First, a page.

Miracle at the Meadowlands

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Miracle at the Meadowlands

The old and new stadiums at the Meadowlands have seen some incredible finishes. Courtesy of Wikimedia

The old and new stadiums at the Meadowlands have seen some incredible finishes. Courtesy of Wikimedia

The old and new stadiums at the Meadowlands have seen some incredible finishes. Courtesy of Wikimedia

The old and new stadiums at the Meadowlands have seen some incredible finishes. Courtesy of Wikimedia

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The old and new stadiums at the Meadowlands have seen some incredible finishes. Courtesy of Wikimedia

The old and new stadiums at the Meadowlands have seen some incredible finishes. Courtesy of Wikimedia

By Pat Costello

The New York Giants are first in the NFC East. At 5-5, they are far from a sure thing to make it to the playoffs. Trailing right behind them are their rivals from right down I-95, the Philadelphia Eagles, who are 4-5. This is far from the first time that the Giants have had a small lead on the Birds. Thirty-seven years ago this week, however, a Giants lead resulted in a giant folly, one of the most infamous plays in the history of the NFL.

Nov. 19, 1978: Giants v. Eagles at the Meadowlands. Big Blue was attempting to keep their playoff hopes alive against a very formidable Eagles team, led by Quarterback Ron Jaworski. With the game hanging in the balance, and the ball in his hands, Jaws threw an interception that seemingly sealed a Giants win. With just over a minute remaining, it seemed as though the fat lady had sung for the Eagles. All the Giants had to do was fall on the ball and victory would be theirs. Simple, right?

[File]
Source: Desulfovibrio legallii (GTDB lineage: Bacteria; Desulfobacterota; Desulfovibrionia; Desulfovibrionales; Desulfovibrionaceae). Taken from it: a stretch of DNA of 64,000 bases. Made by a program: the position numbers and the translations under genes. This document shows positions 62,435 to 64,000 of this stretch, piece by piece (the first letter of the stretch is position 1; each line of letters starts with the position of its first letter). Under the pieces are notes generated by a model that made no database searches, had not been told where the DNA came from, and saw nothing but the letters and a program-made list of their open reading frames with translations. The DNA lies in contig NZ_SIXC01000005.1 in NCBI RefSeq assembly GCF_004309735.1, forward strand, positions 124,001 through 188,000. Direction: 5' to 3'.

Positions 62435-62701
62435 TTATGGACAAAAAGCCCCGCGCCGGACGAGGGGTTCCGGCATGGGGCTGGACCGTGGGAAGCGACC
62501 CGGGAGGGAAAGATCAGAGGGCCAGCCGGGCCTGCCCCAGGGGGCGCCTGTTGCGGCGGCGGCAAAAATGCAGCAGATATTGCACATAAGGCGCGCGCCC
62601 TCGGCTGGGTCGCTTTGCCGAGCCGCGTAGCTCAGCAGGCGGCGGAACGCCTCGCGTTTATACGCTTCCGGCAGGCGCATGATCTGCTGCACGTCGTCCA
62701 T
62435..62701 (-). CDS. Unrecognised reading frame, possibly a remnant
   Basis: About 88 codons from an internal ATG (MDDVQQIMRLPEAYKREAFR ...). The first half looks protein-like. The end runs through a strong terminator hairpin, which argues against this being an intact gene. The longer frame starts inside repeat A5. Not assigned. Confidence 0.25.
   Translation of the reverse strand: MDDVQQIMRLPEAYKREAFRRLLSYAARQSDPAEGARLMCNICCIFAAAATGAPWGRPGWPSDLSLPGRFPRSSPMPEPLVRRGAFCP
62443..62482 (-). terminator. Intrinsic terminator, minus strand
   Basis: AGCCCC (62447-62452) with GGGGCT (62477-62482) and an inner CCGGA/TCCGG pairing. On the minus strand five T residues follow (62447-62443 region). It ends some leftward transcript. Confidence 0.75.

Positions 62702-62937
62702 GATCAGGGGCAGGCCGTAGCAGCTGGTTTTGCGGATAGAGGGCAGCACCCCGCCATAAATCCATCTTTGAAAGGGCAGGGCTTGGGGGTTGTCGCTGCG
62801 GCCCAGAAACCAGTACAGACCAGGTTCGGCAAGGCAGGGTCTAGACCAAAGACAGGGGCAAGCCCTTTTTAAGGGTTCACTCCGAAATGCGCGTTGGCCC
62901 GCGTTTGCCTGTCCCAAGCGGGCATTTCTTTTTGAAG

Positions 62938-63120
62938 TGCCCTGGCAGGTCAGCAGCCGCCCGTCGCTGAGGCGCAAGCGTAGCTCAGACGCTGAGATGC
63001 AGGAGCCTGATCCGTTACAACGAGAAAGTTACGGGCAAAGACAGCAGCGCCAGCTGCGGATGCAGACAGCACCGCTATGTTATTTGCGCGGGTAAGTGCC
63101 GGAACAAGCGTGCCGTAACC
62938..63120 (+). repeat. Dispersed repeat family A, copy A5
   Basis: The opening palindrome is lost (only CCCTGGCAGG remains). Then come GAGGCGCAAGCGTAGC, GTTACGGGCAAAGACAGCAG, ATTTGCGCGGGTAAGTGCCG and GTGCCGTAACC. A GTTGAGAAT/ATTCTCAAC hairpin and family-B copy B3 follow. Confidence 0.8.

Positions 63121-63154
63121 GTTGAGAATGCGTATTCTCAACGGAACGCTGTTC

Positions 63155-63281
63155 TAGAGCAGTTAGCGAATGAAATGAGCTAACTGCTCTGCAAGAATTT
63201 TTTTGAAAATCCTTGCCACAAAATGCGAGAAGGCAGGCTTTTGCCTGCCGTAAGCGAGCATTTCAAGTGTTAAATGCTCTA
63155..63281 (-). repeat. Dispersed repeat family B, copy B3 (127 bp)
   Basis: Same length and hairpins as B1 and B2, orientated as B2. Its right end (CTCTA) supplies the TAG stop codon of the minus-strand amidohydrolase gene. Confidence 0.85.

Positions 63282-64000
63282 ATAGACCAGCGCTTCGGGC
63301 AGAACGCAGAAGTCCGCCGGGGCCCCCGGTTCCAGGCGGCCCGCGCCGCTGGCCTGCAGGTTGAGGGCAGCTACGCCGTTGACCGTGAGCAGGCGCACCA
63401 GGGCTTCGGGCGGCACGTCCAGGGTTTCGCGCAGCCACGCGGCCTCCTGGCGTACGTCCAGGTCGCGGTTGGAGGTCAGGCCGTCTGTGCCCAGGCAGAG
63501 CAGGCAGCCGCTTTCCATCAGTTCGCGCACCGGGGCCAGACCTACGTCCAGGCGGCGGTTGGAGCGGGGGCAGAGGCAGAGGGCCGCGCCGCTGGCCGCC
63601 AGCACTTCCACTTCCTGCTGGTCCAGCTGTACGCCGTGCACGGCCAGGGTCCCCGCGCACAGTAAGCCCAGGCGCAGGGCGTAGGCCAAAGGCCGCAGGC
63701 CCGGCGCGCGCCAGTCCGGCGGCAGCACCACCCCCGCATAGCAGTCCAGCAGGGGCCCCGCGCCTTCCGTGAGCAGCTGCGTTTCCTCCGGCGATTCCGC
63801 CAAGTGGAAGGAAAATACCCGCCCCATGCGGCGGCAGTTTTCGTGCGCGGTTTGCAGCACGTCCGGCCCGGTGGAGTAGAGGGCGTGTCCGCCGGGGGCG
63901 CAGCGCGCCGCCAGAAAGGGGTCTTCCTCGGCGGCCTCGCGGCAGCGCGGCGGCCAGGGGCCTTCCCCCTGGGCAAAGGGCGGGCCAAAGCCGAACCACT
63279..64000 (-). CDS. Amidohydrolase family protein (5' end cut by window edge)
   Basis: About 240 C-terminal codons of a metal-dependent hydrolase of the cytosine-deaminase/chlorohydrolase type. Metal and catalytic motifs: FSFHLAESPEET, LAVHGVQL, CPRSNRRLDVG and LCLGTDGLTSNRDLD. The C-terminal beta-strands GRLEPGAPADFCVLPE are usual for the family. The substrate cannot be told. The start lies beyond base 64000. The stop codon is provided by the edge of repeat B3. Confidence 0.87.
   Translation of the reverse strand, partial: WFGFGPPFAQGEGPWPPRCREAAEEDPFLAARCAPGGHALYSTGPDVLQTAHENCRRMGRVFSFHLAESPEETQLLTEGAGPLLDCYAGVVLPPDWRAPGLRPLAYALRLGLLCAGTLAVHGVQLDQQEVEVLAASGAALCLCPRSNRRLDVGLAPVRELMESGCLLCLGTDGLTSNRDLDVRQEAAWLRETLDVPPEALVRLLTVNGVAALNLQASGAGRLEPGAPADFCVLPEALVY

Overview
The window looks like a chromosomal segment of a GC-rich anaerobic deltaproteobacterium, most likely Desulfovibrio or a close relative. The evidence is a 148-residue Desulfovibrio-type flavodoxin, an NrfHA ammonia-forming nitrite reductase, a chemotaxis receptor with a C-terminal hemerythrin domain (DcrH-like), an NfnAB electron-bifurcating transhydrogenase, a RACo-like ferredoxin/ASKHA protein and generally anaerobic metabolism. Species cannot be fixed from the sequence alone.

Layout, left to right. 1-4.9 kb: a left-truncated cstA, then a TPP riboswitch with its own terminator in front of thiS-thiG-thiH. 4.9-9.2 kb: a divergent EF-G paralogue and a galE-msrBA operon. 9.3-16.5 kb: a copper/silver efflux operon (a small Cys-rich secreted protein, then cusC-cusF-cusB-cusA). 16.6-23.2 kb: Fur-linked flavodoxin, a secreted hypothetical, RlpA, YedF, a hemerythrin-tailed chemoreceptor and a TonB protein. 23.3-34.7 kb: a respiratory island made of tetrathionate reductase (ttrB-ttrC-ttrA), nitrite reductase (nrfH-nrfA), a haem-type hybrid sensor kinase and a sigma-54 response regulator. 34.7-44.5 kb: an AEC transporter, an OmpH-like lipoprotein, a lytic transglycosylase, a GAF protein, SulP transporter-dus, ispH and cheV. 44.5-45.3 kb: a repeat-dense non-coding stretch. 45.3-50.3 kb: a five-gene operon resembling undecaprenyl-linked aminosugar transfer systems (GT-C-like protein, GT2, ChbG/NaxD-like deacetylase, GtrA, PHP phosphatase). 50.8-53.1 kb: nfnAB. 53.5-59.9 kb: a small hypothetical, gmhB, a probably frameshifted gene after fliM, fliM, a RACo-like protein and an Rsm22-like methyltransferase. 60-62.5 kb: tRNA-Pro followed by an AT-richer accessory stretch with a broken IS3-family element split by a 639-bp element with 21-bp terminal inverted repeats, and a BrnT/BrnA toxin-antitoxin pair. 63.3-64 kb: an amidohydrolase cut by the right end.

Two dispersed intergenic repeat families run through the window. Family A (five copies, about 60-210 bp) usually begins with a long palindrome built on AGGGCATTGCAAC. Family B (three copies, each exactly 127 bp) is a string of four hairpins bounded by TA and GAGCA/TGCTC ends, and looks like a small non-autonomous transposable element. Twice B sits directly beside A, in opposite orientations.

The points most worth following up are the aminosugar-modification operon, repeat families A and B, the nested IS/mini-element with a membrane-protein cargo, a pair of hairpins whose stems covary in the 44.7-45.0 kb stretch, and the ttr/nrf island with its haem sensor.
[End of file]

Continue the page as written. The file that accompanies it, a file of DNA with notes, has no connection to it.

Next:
On first down, Giants Quarterback Joe Pisarcik fell on the ball, as everyone had expected. Eagles linebackers Bill Bergey and Frank Lemaster were not content to just watch the clock tick down and all-out blitzed, knocking down Pisarcik and angering the Giants. On second down, not wanting his team to get in a fight, offensive coordinator Bob Gibson called a run for Larry Csonka, who gained 11 yards. In the huddle before the play, Csonka implored his quarterback to simply take the snap and fall down, but Pisacik did not oblige.

With 31 seconds remaining, the game still seemed out of reach when the impossible happened. Pisarcik turned to once again hand the ball to Csonka, but the snap was wide, causing him to be late on the exchange. The ball hit off Csonka’s right hip and fell to the ground. Pisarcik desperately dove to try to regain possession, but the ball bounced through his hands and into the hands of an Eagles linebacker. That linebacker was Herman Edwards, who would eventually return to the Meadowlands as the coach of the New York Jets. Edwards scooped up the ball and ran 26 yards into the endzone, immediately silencing the previously euphoric Giants fans. Immediately following the game Gibson was fired, and never coached another down in football.

Since that infamous play, teams have started using the victory formation, in which the quarterback, surrounded by three other players, takes the snap and simply kneels down. There has never been another play quite like the Miracle at the Meadowlands.

The Giants have a good chance to win the division. They control their own destiny, but the Eagles will not making it easy. They will keep coming until they have no hope left, and if the Giants are lucky, they’ll be able to finish better than they did on that fateful day 37 years ago.